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PinkMonkey.com Digital Library - PinkMonkey.com-The Adventures of Tom Sawyer

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Tom stirred up the other pirates and they all clattered away with a shout, and in
a minute or two were stripped and chasing after and tumbling over each other in
the shallow limpid water of the white sand-bar. They felt no longing for the little
village sleeping in the distance beyond the majestic waste of water. A vagrant
current or a slight rise in the river had carried off their raft, but this only
gratified them, since its going was something like burning the bridge between
them and civilization.

They came back to camp wonderfully refreshed, glad-hearted, and ravenous;
and they soon had the camp-fire blazing up again. Huck found a spring of clear
cold water close by, and the boys made cups of broad oak or hickory leaves, and
felt that water, sweetened with such a wild-wood charm as that, would be a
good enough substitute for coffee. While Joe was slicing bacon for breakfast,
Tom and Huck asked him to hold on a minute; they stepped to a promising nook
in the river bank and threw in their lines; almost immediately they had reward.
Joe had not had time to get impatient before they were back again with some
handsome bass, a couple of sun-perch and a small catfish-provision enough for
quite a family. They fried the fish with the bacon and were astonished; for no
fish had ever seemed so delicious before. They did not know that the quicker a
fresh water fish is on the fire after he is caught the better he is; and they reflected
little upon what a sauce open air sleeping, open air exercise, bathing, and a large
ingredient of hunger makes, too.

They lay around in the shade, after breakfast, while Huck had a smoke, and then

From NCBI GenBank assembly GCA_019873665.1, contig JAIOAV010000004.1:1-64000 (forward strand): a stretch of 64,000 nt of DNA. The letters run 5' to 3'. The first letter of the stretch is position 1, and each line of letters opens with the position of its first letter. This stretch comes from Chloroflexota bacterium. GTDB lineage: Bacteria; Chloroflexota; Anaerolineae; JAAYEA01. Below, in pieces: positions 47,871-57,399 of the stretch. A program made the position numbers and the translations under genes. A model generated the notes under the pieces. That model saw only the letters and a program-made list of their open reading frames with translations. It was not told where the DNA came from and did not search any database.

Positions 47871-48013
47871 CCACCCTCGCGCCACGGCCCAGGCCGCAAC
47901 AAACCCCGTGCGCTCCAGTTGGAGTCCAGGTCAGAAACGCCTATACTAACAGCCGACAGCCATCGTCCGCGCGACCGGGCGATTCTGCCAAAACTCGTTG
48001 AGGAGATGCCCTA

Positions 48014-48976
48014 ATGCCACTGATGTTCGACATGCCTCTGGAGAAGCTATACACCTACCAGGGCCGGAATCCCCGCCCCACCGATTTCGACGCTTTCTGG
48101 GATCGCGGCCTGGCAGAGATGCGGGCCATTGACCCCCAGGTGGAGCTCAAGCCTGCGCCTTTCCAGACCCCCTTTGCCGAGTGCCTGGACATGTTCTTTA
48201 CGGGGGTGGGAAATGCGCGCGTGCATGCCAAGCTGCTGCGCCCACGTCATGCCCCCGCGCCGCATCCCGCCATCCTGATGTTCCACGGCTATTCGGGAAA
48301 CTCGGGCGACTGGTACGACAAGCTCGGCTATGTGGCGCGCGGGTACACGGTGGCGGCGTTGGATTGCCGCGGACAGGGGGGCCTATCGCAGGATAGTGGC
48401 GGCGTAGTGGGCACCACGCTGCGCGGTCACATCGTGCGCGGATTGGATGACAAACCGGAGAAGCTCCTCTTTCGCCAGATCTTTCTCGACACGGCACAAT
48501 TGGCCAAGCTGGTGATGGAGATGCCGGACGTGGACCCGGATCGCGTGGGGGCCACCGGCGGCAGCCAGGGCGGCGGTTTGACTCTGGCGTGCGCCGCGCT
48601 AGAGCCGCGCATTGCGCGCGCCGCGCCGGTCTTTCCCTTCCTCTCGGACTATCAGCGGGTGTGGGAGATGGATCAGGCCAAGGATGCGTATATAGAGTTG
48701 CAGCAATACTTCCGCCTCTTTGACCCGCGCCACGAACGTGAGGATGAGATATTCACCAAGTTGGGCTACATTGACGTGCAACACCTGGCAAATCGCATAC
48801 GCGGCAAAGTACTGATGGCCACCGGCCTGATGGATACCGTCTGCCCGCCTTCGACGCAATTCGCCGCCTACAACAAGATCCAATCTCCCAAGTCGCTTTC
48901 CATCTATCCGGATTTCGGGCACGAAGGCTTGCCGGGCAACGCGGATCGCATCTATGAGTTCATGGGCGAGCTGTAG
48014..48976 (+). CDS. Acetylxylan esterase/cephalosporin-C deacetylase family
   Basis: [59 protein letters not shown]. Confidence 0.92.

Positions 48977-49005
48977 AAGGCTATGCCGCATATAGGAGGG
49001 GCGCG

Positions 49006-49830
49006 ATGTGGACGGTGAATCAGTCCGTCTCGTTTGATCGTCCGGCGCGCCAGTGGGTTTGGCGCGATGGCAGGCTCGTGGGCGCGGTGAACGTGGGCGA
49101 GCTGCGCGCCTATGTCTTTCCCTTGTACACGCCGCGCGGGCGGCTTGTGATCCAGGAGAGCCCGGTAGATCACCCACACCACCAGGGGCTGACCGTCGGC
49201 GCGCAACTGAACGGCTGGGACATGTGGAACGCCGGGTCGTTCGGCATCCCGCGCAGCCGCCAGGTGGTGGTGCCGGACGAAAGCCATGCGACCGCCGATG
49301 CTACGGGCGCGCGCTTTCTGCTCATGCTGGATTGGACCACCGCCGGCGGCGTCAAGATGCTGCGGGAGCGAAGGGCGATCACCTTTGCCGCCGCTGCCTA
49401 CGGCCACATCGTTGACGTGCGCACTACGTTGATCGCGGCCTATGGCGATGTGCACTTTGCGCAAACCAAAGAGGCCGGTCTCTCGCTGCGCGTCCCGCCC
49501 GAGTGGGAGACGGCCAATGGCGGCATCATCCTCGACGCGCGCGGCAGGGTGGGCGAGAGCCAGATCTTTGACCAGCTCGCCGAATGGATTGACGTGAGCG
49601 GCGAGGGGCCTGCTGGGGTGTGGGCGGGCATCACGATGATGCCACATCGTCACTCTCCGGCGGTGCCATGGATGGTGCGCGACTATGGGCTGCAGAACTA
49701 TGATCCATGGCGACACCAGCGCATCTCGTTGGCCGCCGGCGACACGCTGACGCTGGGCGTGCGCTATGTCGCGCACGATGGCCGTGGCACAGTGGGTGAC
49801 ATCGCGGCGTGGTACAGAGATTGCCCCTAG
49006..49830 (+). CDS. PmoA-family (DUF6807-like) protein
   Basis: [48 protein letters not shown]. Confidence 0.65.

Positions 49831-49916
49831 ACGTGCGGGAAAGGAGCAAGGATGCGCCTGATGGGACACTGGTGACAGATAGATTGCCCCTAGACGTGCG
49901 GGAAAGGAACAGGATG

went off through the woods on an exploring expedition. They tramped gaily
along, over decaying logs, through tangled underbrush, among solemn
monarchs of the forest, hung from their crowns to the ground with a drooping
regalia of grape-vines. Now and then they came upon snug nooks carpeted with
grass and jeweled with flowers.

They found plenty of things to be delighted with but nothing to be astonished at.
They discovered that the island was about three miles long and a quarter of a
mile wide, and that the shore it lay closest to was only separated from it by a
narrow channel hardly two hundred yards wide. They took a swim about every
hour, so it was close upon the middle of the afternoon when they got back to
camp.

They were too hungry to stop to fish, but they fared sumptuously upon cold
ham, and then threw themselves down in the shade to talk. But the talk soon
began to drag, and then died. The stillness, the solemnity that brooded in the
woods, and the sense of loneliness, began to tell upon the spirits of the boys.
They fell to thinking. A sort of undefined longing crept upon them. This took
dim shape, presently-it was budding homesickness. Even Finn the Red-Handed
was dreaming of his door-steps and empty hogsheads. But they were all
ashamed of their weakness, and none was brave enough to speak his thought.
For some time, now, the boys had been dully conscious of a peculiar sound in
the distance, just as one sometimes is of the ticking of a clock which he takes no
distinct note of. But now this mysterious sound became more pronounced, and


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